Jump to content
Nugget Shooter Forums

Very unique

Recommended Posts

Found this last summer metal detecting:

- It is very heavy/dense and very hard.

- It is coated with aggregated chondrules

- It has olivine seepage and olivine chondrules

- It has gold deposits. They are soft and have not tarnished for over a year. *SEE NOTE*

- It has various metal particles on the exterior. Some shiny and some rusted in appearance.

- Some particles on the outside look like iron meteorites.


I wish I could get some macro shots but I don't have the camera to do it.

I will say it is amazing under a 14x loupe.

Any ideas on what it may be? I figured a few rock hounds out there may have some theories.

*NOTE* I am quite positive the gold deposits are not pyrite.

The deposits are much warmer in color and they are soft.




Link to comment
Share on other sites

Some macros using a magnifying glass. Best I could do.

The first photo shows the colors in it very accurately.

Well, it appears not to have a smooth, or torn surface. In fact, it looks a bit rough. Additionally, you mentioned it doesnt attract a magnet.

Now, if it does not attract a magnet, even the slightest bit, this combined with appearance points towards your object not being a meteorite.

However my conclusion is not definitive.

Perhaps you can cut it open, and polish it?

It is very interesting nonetheless. Thanks for the post. :whoopie:

Link to comment
Share on other sites

Hi Guys;

My hunch is this is definitely not a meteorite. It seems to be some sort of metallic ore specimen like chalcopyrite but it's hard to tell because there's such a variety of different colored photos. Try and do a streak test on unglazed white porcelain. My guess is it will have a black streak.


Link to comment
Share on other sites

Very odd :D

I streaked it on ceramic and more "Gold" appeared...

I took out the ol' dremel and a brush wheel and then cleaned it with my fingers and metal polish.

A tiny piece came off and it is very malleable. I crimped the tiny piece with pliers and it took the form of the pliers teeth.

Further test with my metal detector: The rock cuts out at the high end of where gold reads. A solid copper penny still reads at max discrimination whereas this rock does not. This rules out copper for me and last time I checked Pyrite was not malleable.

I really want to do an acid test on this and test for carats. Jeweler not in till monday :(

Pic attached.


Link to comment
Share on other sites

Thanks for the feedback but remember not all meteorites contain iron. I was thinking along the lines of "carbonaceous chondrite."

I see. Just remember, carbonaceous are quite rare. :ph34r2:

Try a density test. If its density is near 19g/cm^3, or reletively close, you may have yourself a small fortune.

Additionally, Gold along with a few other metals, are extremely malleable. However, I am sure you know that already.

Link to comment
Share on other sites

It looks like a carbonatious ore from the San Juan mountains of colorado...

except with more copper instead of silver.

I doubt its a meteorite from its lack of magnetivity.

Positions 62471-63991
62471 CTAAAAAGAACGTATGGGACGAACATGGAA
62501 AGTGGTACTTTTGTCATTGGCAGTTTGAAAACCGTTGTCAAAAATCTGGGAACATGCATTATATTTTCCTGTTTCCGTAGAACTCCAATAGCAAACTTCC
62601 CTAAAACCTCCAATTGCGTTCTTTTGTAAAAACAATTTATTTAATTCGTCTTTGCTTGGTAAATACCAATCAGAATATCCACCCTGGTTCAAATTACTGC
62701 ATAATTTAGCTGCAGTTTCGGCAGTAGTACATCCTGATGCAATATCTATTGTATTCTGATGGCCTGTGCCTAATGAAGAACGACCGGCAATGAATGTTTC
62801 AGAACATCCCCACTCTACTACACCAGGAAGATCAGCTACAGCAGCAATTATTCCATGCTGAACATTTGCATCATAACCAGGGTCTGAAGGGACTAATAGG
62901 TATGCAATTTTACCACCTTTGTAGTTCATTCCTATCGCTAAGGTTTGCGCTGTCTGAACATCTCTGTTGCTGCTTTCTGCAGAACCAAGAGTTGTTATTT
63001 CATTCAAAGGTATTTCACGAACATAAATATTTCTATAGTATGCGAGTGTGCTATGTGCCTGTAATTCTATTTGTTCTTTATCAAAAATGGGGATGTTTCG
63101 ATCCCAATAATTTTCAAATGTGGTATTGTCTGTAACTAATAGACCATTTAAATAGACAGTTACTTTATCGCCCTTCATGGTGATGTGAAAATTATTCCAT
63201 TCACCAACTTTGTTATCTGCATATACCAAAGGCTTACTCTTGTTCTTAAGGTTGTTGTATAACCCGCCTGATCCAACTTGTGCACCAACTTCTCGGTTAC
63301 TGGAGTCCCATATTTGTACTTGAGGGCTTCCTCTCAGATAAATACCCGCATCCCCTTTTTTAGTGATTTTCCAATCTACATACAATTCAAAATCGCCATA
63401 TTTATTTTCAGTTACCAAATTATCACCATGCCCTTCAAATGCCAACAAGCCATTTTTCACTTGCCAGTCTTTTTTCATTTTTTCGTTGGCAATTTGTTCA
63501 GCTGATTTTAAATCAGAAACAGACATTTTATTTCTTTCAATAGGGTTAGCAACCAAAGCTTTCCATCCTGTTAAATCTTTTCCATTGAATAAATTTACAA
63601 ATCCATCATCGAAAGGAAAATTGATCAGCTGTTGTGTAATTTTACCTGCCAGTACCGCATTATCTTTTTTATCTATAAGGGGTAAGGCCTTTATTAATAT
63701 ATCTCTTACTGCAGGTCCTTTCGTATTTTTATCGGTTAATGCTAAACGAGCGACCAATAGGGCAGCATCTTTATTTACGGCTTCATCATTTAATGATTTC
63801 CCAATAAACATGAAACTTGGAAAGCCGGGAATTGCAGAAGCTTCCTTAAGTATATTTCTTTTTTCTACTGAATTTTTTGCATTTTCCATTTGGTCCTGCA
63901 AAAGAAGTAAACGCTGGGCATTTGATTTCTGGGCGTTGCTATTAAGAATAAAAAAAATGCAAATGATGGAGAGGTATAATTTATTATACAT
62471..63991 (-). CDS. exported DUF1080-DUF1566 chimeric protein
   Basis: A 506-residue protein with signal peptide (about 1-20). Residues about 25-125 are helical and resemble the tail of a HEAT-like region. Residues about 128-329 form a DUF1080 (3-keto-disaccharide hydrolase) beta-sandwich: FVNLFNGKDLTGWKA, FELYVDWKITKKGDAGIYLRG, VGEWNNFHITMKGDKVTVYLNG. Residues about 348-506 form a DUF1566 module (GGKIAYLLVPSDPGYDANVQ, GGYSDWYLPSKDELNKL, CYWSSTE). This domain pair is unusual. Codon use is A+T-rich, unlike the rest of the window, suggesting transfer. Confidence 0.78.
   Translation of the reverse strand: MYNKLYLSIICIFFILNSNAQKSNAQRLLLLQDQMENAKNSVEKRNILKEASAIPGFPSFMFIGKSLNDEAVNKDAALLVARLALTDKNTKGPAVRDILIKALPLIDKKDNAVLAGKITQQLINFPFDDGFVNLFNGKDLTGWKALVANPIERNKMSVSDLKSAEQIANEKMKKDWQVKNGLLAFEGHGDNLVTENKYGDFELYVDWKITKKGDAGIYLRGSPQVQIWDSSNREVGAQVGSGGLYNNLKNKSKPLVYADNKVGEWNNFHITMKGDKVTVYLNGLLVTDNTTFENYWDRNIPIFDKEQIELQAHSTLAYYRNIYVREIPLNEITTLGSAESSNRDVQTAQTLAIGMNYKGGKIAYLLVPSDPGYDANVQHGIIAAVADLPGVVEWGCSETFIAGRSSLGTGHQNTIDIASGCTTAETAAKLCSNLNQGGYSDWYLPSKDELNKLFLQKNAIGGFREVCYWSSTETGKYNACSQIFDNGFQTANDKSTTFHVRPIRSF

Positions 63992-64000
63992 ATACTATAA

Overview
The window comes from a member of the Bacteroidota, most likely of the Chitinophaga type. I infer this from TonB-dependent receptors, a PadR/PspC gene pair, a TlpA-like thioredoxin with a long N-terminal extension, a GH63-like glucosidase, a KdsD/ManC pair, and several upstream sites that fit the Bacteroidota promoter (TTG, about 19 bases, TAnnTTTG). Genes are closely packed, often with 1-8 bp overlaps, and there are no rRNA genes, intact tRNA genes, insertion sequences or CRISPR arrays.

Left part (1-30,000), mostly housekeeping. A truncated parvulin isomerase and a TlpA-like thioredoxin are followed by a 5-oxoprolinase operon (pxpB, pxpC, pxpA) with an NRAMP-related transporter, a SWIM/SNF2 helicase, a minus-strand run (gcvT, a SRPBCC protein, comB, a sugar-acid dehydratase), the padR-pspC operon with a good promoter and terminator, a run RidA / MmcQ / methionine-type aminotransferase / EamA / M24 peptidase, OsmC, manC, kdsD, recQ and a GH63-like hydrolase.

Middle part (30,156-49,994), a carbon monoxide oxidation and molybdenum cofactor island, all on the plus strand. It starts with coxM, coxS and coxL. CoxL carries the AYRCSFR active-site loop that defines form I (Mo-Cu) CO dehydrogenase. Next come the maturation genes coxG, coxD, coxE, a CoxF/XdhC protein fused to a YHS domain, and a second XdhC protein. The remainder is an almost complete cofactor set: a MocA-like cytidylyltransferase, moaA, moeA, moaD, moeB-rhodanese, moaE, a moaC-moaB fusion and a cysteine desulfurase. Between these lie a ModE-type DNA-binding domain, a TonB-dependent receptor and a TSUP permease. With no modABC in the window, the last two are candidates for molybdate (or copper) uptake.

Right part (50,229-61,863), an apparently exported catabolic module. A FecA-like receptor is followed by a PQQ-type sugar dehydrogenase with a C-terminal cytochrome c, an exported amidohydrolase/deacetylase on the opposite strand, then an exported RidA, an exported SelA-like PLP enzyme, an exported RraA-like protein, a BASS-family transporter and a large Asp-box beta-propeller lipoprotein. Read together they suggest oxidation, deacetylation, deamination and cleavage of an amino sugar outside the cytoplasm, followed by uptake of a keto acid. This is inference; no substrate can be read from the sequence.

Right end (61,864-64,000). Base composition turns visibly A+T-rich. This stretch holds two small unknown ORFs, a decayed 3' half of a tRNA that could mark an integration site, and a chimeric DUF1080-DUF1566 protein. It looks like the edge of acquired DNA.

what state did u find that in?


Link to comment
Share on other sites

Found it in Northern PA

Not sure what it is, but I am pretty sure it is not copper. Like I wrote earlier, This rock cuts out on a metal detector where gold cuts out. A solid copper penny reads at max discrimination whereas this rock does not. It appears that the dark coating with the chondrules was only a 1-2 millimeter coating over the whole rock. It is all metal inside. A quick $5 acid test at the jeweler will tell me if it is gold or not. If it is gold, I will be even further perplexed buy its structure.

I will also mention that the rock still has these tiny and diverse chondrules "cemented" to the exterior of the metal. I am no rock expert but I would think that only heat and pressure could do such a thing. The metal is fluid in some areas and jagged in others. There are noticable linear lines in some areas of the metal. The rock is tear drop shaped and very smooth and curved at the widest point. ( <---like that. :P

Link to comment
Share on other sites

i'm just a hobbyist but i'd agree with others that it's not a meteorite, at least not a chondrite.

gold is associated with hydrothermal deposition from volcanoes and water, only a few meteorites-achrondites have been created as such-on planets with volcanic activity like mars, earth, moon, vesta..... so volcanic rocks shouldn't have chondrules in them.

this is my theory/perspective, either that or maybe garimpo will be looking into borrowing the space shuttle. :woohoo:

pallasite alex :ROFL:

Link to comment
Share on other sites

Join the conversation

You can post now and register later. If you have an account, sign in now to post with your account.

Reply to this topic...

×   Pasted as rich text.   Paste as plain text instead

  Only 75 emoji are allowed.

×   Your link has been automatically embedded.   Display as a link instead

×   Your previous content has been restored.   Clear editor

×   You cannot paste images directly. Upload or insert images from URL.

  • Recently Browsing   0 members

    • No registered users viewing this page.
  • Create New...